Research / Culturally centred health interventions for Māori and Pacific peoples

Mana Tū

Investigating a whānau ora approach to long-term conditions

illustration of community-centred health
Funding: $2,375,813 Timeframe: March 2017 – February 2020


What we investigated

Take | Issue

There are significant ethnic and social disparities in the prevalence and outcomes of type 2 diabetes in Aotearoa New Zealand, resulting from a range of complex factors such as wider social determinants of health, levels of engagement with the health system and management of the condition and its complications.

Whāinga | Aim

Mana Tū is a co-designed programme which deploys skilled and supported Kaimanaaki-whānau to help people with poorly controlled diabetes manage their own health. The Kaimanaaki work with General Practice (GP) teams while being supported by a central hub, which co-ordinates a range of support systems.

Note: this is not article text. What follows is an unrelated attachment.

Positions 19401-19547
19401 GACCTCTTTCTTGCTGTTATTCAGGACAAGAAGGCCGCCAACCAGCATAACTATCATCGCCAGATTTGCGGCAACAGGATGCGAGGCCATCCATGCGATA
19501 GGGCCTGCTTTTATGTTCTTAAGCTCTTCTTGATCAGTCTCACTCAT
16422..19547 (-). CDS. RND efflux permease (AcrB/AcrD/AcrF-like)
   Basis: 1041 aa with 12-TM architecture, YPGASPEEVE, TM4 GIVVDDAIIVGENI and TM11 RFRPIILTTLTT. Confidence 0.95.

This project is investigating whether Mana Tū can improve the impact of clinical and lifestyle interventions for people with poorly controlled diabetes and whānau living with pre-diabetes.

Huarahi I Whāia | Approach

The Mana Tū programme is being evaluated using a cluster randomised controlled trial of 400 participants across ten GP clinics, with a primary measure of reducing HbA1c.  The project is also undertaking qualitative research that explores the implementation process from an Indigenous perspective, including acceptability, adoption, fidelity, penetration and sustainability.  Finally, it will explore the efficiency and cost effectiveness of Mana Tū.


This project was funded by:

The Ministry of Health, Health Research Council of New Zealand, and Healthier Lives National Science Challenge, as part of the Long-Term Conditions Partnership.

Project Team

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